Universal, Focus Bring Theater Workers Onstage for Wide-Ranging CinemaCon Showcase

CinemaCon 2022: From “Jurassic World” and “Nope” to “Bros” and “Downton Abbey,” Universal had something for everyone

Universal CinemaCon Jordan Peele
Getty Images

Last year, Universal and Focus Features won the hearts of many CinemaCon attendees with a presentation that featured various movie theater owners introducing the studio’s upcoming attractions. This year, they did it again for arguably the most diverse studio presentation at the trade show.

“We remain committed to bringing the best films from the best directors to your theaters,” Universal domestic distribution head Jim Orr said, highlighting that Universal and Focus lead the film industry with a combined 25 films hitting theaters in 2022. “If we narrow what we release, our mutual audience will only get smaller. Of course we need the biggest blockbusters, but we need more than that to keep thriving.”

After an introduction by Orr and Universal chairman Donna Langley, the presentation consisted of various CinemaCon attendees who introduced the filmmakers and stars behind the studio’s upcoming films, including “Nope” director Jordan Peele who provided the first footage of his enigmatic third horror film.

The theater owners also talked about the impact these filmmakers had on their businesses, such as NextAct Cinema co-founder Anthony Fykes, who pointed out that when he opened the first Black-owned theater in Maryland in 2019, Peele’s “Us” was one of the first major hits they had at their cinema. Two 19-year-old employees at Alamo Drafthouse also joked around with Jamie Lee Curtis before showing a look at the first trailer of “Halloween Ends.”

Filipino comedian Jo Koy got the entire auditorium roaring with a short, foul-mouthed stand-up act to promote his upcoming comedy “Easter Sunday” about life in a Filipino family, also taking time to talk about how as films get more diverse, comedies that poke at the specifics of a certain culture can have appeal that spans every ethnic boundary.

Other conversations between star and exhibitor included Steve Carell for Illumination’s “Minions: The Rise of Gru” putting Ontario theater owner Everett Allen on the spot to do his best Gru impression while Billy Eichner touted “Bros” as the first major studio LGBT romcom and the “best thing to come to Caesars Palace since Adele refunds.”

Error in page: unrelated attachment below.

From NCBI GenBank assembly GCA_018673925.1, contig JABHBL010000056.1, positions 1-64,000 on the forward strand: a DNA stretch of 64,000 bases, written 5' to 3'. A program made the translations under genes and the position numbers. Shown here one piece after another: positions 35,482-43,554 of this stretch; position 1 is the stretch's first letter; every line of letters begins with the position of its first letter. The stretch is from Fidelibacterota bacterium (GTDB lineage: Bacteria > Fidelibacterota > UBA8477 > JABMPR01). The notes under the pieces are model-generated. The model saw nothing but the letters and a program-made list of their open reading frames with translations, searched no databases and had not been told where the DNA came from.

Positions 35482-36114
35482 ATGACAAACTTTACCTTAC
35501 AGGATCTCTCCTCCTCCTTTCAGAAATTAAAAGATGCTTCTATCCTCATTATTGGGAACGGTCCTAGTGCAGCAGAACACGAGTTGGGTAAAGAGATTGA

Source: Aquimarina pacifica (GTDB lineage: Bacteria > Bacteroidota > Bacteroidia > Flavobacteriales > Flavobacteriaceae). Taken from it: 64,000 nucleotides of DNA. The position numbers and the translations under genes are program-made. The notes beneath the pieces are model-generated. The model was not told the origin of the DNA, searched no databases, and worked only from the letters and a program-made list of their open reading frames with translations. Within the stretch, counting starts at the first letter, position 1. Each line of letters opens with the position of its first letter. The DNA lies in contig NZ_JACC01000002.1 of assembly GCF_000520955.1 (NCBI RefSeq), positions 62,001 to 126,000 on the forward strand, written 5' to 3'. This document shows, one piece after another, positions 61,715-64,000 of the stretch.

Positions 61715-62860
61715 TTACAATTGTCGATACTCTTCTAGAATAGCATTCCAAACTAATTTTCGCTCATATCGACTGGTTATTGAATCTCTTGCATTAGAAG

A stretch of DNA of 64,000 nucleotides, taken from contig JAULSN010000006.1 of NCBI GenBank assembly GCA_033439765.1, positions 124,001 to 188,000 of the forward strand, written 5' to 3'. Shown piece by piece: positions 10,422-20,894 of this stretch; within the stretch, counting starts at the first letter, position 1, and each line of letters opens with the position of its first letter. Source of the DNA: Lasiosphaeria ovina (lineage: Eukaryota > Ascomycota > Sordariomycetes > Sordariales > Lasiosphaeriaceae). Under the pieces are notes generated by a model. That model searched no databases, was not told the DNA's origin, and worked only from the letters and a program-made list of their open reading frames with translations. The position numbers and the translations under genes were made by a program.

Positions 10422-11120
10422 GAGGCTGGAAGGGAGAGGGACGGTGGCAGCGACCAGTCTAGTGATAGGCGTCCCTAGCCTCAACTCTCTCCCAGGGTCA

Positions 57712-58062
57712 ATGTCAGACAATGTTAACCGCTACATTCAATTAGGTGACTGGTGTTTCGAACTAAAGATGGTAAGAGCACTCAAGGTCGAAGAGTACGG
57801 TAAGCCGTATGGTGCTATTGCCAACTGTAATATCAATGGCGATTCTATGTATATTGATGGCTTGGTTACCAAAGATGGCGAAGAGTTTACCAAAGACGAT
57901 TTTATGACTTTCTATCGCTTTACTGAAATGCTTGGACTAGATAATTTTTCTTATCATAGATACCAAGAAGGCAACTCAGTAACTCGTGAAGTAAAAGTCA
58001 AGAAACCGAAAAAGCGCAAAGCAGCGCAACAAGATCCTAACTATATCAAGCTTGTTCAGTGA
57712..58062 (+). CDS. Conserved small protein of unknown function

On the drama side, Carey Mulligan and Zoe Kazan introduced the first ever footage of Oscar contender “She Said,” a retelling of the New York Times investigation that brought down Harvey Weinstein and a deep dive into the culture of silence in Hollywood that the #MeToo movement seeks to challenge. Focus distribution chief Lisa Bunnell also came out to show off “Downton Abbey: A New Era” while talking about various films in development including Lesley Manville in “Mrs. Harris Goes to Paris” and James Gray’s upcoming Cannes film “Armageddon Time” starring Anthony Hopkins.

And finally, the show was capped off with Universal’s billion-dollar moneymaker “Jurassic World,” with this summer’s trilogy capper “Jurassic World: Dominion” being introduced by Jeff Goldblum and Bryce Dallas Howard with the former saying that the blockbuster will be the first he takes his two young sons to. The new trailer had everything people have come to expect from “Jurassic,” including dinosaurs eating people and Chris Pratt holding his hands up to stop those dinos from eating him.

Though the films and guests were wide-ranging in tone and scope, all the guests gave their thanks to everyone in attendance for keeping their theaters open.

“When you scream, you scream louder when people are near you. When you feel something, you feel deeper when other people are right next to you,” a choked up Jamie Lee Curtis said. “You don’t get that experience with movies in your living room. You get it in movie theaters.”